• CRISPR-induced exon skipping of β-catenin reveals tumorigenic mutants driving distinct subtypes of liver cancer

    Mou, Haiwei; Eskiocak, Onur; Özler, Kadir A; Gorman, Megan; Yue, Junjiayu; Jin, Ying; Wang, Zhikai; Gao, Ya; Janowitz, Tobias; Meyer, Hannah V; et al. (2023-02-08)
    CRISPR/Cas9-driven cancer modeling studies are based on the disruption of tumor suppressor genes by small insertions or deletions (indels) that lead to frame-shift mutations. In addition, CRISPR/Cas9 is widely used to define the significance of cancer oncogenes and genetic dependencies in loss-of-function studies. However, how CRISPR/Cas9 influences gain-of-function oncogenic mutations is elusive. Here, we demonstrate that single guide RNA targeting exon 3 of Ctnnb1 (encoding β-catenin) results in exon skipping and generates gain-of-function isoforms in vivo. CRISPR/Cas9-mediated exon skipping of Ctnnb1 induces liver tumor formation in synergy with YAPS127A in mice. We define two distinct exon skipping-induced tumor subtypes with different histological and transcriptional features. Notably, ectopic expression of two exon-skipped β-catenin transcript isoforms together with YAPS127A phenocopies the two distinct subtypes of liver cancer. Moreover, we identify similar CTNNB1 exon-skipping events in patients with hepatocellular carcinoma. Collectively, our findings advance our understanding of β-catenin-related tumorigenesis and reveal that CRISPR/Cas9 can be repurposed, in vivo, to study gain-of-function mutations of oncogenes in cancer. © 2023 The Authors. The Journal of Pathology published by John Wiley & Sons Ltd on behalf of The Pathological Society of Great Britain and Ireland.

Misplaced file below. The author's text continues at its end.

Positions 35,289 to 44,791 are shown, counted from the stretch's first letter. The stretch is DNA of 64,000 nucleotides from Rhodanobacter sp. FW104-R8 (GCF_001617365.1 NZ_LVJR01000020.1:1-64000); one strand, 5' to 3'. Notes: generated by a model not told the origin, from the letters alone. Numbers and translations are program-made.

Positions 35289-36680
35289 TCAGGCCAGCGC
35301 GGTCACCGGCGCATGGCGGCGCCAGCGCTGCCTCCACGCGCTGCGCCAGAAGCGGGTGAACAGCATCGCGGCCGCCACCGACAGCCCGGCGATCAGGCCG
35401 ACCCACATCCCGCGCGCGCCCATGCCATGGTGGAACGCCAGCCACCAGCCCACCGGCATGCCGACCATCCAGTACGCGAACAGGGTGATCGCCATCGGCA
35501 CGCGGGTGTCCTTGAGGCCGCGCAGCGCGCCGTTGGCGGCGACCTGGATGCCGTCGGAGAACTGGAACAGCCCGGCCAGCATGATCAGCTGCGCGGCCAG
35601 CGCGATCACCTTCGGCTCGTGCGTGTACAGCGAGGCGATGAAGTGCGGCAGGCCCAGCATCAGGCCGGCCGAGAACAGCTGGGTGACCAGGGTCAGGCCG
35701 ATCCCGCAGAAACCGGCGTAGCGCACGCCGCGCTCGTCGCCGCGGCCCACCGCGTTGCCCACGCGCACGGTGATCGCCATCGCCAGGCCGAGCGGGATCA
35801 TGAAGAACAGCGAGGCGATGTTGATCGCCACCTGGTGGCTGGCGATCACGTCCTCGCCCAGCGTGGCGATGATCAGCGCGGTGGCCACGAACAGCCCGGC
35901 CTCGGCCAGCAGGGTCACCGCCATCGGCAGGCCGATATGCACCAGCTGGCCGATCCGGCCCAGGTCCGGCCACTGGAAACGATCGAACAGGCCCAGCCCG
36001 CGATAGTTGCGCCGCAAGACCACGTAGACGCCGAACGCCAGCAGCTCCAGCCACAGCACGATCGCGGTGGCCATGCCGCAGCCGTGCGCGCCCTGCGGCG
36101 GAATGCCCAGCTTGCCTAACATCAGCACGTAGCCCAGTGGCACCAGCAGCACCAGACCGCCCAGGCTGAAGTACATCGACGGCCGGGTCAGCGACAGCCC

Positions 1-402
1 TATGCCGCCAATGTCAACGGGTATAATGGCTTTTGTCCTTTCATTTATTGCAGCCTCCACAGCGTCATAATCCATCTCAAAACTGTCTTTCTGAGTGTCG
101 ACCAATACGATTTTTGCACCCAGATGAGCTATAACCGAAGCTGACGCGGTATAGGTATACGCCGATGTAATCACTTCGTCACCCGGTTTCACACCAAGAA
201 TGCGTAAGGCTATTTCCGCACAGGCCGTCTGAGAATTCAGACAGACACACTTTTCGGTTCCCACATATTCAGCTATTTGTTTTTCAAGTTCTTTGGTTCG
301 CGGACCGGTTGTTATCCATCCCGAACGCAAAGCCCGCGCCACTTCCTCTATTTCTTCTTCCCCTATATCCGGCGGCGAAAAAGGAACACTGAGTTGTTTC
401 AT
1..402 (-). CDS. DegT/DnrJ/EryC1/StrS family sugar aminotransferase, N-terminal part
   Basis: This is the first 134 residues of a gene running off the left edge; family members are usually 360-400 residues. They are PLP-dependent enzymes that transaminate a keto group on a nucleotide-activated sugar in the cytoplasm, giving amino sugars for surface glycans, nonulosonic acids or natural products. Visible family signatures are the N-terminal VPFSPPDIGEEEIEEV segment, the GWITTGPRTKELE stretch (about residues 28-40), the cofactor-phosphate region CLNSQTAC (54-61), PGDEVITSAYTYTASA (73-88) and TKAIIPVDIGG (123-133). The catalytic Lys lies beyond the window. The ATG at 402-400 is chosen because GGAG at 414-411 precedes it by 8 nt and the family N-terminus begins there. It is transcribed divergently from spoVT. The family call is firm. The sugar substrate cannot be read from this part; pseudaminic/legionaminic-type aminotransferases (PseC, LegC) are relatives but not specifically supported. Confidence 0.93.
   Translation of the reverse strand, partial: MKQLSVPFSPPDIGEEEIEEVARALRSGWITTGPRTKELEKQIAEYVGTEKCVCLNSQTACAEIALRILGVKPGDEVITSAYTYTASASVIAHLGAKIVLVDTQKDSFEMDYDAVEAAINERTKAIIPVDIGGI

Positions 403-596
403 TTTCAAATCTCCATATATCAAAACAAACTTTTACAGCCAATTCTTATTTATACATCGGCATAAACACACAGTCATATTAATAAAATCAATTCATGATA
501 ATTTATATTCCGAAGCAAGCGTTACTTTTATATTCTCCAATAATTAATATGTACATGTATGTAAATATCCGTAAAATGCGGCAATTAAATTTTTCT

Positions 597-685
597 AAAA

• FAVOR: functional annotation of variants online resource and annotator for variation across the human genome

    Zhou, Hufeng; Arapoglou, Theodore; Li, Xihao; Li, Zilin; Zheng, Xiuwen; Moore, Jill; Asok, Abhijith; Kumar, Sushant; Blue, Elizabeth E; Buyske, Steven; et al. (2022-11-09)
    Large biobank-scale whole genome sequencing (WGS) studies are rapidly identifying a multitude of coding and non-coding variants. They provide an unprecedented resource for illuminating the genetic basis of human diseases. Variant functional annotations play a critical role in WGS analysis, result interpretation, and prioritization of disease- or trait-associated causal variants. Existing functional annotation databases have limited scope to perform online queries and functionally annotate the genotype data of large biobank-scale WGS studies. We develop the Functional Annotation of Variants Online Resources (FAVOR) to meet these pressing needs. FAVOR provides a comprehensive multi-faceted variant functional annotation online portal that summarizes and visualizes findings of all possible nine billion single nucleotide variants (SNVs) across the genome. It allows for rapid variant-, gene- and region-level queries of variant functional annotations. FAVOR integrates variant functional information from multiple sources to describe the functional characteristics of variants and facilitates prioritizing plausible causal variants influencing human phenotypes. Furthermore, we provide a scalable annotation tool, FAVORannotator, to functionally annotate large-scale WGS studies and efficiently store the genotype and their variant functional annotation data in a single file using the annotated Genomic Data Structure (aGDS) format, making downstream analysis more convenient. FAVOR and FAVORannotator are available at https://favor.genohub.org.